Wake up: It’s art o’clock. We peek into five of the city’s newest galleries to find out what they’re showing, which local artists they’re watching, and how to start your own collection here and now.
Opened: September 2008
Owner: Eli Ridgway
Has his eyes on: Aubrey Learner, Zachary Royer Scholz, Orion Shepherd
On exhibit: Bay Area duo castaneda/reiman’s mixed media installation (June 4–July 16) and SF artist Travis Collinson’s paintings and drawings (July 23–Aug. 20)
Tip: “Prices for artwork vary greatly,” says Ridgway. “If a piece is a ‘reach,’ talk to the gallerist. Many new spaces are willing to work out payment plans.”
Baer Ridgway Gallery
Eli Ridgway opened his gallery doors 10 days before Lehman Brothers filed for bankruptcy. “Right from the start, we had to change our business plan,” he says. “We never operated on a big budget anyway, so it was easier to take the hit.”
Ridgway and his former partner, who worked their way up from gallery internships, turned what was previously a loading and storage area into a sleek, open space—the kind of expansive gallery you might expect from a moneyed past. “I never guessed opening my own gallery would be possible until I saw a colleague do it,” he says. “I started taking business classes to prepare for the big move.” The guiding principle behind Baer Ridgway is to present culturally significant, cutting-edge work in a variety of mediums. The gallery originally focused on international and Bay Area artists. Later, it switched gears to represent emerging and mid-career talent (from here and across the U.S.) after Ridgway realized the advantages that the close collaborative process offered. “I’ve found that collectors here are very interested in supporting the local community, and they want the opportunity to meet the artists whose work they’re buying,” he says. 172 Minna St. (at Third), 415-777-1366.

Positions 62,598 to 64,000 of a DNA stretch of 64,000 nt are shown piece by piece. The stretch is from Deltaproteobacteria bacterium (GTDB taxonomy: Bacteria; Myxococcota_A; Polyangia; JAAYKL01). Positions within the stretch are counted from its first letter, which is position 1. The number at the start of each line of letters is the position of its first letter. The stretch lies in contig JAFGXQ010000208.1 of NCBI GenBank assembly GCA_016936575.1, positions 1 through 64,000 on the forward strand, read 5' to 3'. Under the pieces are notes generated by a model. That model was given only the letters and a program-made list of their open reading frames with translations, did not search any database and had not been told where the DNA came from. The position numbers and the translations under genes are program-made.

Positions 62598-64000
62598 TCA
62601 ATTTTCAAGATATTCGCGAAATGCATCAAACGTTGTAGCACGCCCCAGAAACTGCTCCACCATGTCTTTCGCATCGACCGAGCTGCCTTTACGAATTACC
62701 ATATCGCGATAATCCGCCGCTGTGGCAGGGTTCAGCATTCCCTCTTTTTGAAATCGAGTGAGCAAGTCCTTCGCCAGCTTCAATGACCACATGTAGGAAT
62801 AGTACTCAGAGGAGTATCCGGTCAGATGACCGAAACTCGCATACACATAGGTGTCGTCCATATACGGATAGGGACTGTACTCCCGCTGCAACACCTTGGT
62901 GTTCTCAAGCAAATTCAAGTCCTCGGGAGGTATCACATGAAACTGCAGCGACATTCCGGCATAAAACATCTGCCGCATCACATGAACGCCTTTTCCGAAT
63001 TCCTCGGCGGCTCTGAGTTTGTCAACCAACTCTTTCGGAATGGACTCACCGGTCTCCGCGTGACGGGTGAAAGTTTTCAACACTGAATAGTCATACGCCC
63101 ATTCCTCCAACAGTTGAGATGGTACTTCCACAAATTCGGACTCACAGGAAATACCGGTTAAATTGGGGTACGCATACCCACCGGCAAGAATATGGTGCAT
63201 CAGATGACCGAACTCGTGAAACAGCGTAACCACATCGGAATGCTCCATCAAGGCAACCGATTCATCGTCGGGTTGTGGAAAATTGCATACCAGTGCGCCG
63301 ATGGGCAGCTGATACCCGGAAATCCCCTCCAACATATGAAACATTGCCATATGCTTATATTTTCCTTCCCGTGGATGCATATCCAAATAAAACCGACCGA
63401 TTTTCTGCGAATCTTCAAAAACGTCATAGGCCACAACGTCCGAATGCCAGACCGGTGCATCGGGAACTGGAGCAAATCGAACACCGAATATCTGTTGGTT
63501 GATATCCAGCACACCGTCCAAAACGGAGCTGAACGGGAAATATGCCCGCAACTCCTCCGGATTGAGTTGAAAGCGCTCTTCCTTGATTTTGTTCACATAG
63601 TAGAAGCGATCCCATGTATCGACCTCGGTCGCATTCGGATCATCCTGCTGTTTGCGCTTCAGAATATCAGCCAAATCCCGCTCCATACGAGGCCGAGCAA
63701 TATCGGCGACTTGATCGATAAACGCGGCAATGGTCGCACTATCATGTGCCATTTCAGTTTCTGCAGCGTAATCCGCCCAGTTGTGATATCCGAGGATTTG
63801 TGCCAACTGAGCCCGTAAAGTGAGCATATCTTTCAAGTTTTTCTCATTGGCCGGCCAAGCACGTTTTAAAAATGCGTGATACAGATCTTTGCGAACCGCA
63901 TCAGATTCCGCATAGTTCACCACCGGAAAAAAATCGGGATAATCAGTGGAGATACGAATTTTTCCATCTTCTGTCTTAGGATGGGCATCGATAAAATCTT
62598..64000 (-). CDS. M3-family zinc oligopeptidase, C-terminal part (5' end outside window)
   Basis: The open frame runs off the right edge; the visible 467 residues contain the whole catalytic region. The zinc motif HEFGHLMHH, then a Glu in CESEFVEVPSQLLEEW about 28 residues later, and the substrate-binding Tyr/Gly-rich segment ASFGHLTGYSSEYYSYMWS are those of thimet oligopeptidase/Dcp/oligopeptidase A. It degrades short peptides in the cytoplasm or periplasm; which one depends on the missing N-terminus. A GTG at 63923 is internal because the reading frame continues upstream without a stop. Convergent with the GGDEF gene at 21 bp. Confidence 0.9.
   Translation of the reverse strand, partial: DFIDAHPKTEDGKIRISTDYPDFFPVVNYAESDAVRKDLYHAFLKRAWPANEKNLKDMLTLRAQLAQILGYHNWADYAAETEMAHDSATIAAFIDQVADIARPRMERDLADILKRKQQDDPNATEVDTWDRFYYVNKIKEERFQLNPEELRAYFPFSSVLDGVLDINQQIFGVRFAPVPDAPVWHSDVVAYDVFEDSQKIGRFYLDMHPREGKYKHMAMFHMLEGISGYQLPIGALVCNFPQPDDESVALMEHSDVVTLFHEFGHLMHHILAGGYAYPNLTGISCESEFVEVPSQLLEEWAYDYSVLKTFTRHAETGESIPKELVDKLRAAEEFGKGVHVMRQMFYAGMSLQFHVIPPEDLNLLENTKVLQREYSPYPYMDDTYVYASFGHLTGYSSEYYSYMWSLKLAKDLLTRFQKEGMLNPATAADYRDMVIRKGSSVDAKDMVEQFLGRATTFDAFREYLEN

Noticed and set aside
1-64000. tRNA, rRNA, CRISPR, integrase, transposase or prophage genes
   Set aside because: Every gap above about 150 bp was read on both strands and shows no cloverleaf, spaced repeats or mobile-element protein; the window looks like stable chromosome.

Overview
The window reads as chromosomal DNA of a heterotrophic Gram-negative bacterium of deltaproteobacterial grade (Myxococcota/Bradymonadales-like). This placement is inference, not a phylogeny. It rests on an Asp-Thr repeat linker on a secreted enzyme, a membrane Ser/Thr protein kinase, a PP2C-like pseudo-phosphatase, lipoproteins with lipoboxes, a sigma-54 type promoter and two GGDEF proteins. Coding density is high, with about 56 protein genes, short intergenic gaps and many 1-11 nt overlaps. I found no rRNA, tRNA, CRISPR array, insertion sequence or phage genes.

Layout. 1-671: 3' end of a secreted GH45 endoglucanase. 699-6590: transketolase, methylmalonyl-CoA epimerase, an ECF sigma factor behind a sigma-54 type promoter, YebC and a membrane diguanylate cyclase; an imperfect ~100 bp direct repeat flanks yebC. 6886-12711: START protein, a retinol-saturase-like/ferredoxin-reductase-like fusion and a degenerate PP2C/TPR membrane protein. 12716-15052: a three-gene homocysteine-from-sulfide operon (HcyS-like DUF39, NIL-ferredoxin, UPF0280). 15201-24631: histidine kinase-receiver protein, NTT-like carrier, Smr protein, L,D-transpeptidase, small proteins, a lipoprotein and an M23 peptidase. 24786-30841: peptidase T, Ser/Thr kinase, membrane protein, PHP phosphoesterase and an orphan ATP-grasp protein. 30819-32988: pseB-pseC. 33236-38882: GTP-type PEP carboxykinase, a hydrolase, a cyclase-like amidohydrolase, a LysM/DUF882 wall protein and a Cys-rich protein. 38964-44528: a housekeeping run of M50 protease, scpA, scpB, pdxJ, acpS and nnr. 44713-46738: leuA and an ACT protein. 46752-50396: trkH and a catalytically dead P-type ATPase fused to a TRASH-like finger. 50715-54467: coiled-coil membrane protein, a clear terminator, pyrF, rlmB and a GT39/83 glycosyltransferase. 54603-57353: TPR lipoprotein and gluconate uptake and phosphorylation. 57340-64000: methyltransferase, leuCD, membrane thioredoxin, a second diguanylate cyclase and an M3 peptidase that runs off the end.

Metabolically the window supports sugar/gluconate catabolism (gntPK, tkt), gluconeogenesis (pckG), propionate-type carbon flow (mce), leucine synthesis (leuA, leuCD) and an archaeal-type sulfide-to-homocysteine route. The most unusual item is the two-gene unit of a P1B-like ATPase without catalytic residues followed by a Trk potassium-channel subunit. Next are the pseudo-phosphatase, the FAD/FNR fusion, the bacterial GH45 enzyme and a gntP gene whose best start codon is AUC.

Photo by Austin McManus
Opened: January 2009
Owners: Andrew McClintock (left) and Gregory Ito (right)
Have their eyes on: Chris Ritson, Guy Overfelt, Aaron Terry
On exhibit: Grass Valley artist Tahiti Pehrson’s 3-D paper-cut works (July 7–28) Tip: “Buy what you love,” says McClintock. “Art is a luxury item, but it’s a connection to culture.”
Owen Takabayashi's Chevron, 2010. Twist ties and pins.
As SF Art Institute grads, Andrew McClintock and Gregory Ito were well-poised to open a gallery. The two were drawn to a small Tenderloin space (previously a jewelry store that made gold teeth) because of the low overhead. They strive to maintain a level of conceptually driven work, which has drawn much praise from critics, press, and others in the art community. “We really push each artist’s vision,” says McClintock. “It’s not always about doing whatever we can to sell the work, and the pieces we show are not about trends.” The gallery exhibits a mix of emerging and mid-career artists, houses a number of site-specific installations, and offers a rotating residency program that transforms the space into an artist’s studio. The Luggage Store—a progressive nonprofit arts organization founded in 1987—is a fiscal sponsor, and in 2010, McClintock and Ito received a grant from the Kenneth Rainin Foundation to refurbish Ever Gold’s interior. “We want to encourage an ongoing artistic dialogue that bridges the gap between young and old,” says McClintock. “It’s like an artist’s salon.” 441 O’Farrell St. (at Taylor), 415-796-3676.
Opened: March 2010
Owner: Andres Guerrero
Has his eyes on: Ala Ebtekar, Chris Duncan, Andrew Schoultz
On exhibit: New York artist Mark Mulroney’s comic book–inspired paintings and SF artist Charles Linder’s swimming pool installation (July 17–Aug. 6) Tip: “Research, and be honest about your likes and dislikes,” says Guerrero. “Don’t feel compelled to follow trends. Think of it like building a wardrobe. You want pieces that will stand the test of time.”
Gallery owner Andres Guerrero reflected in Glen Baldridge's Angel Dust, 2011. Watercolor and pigment print on paper.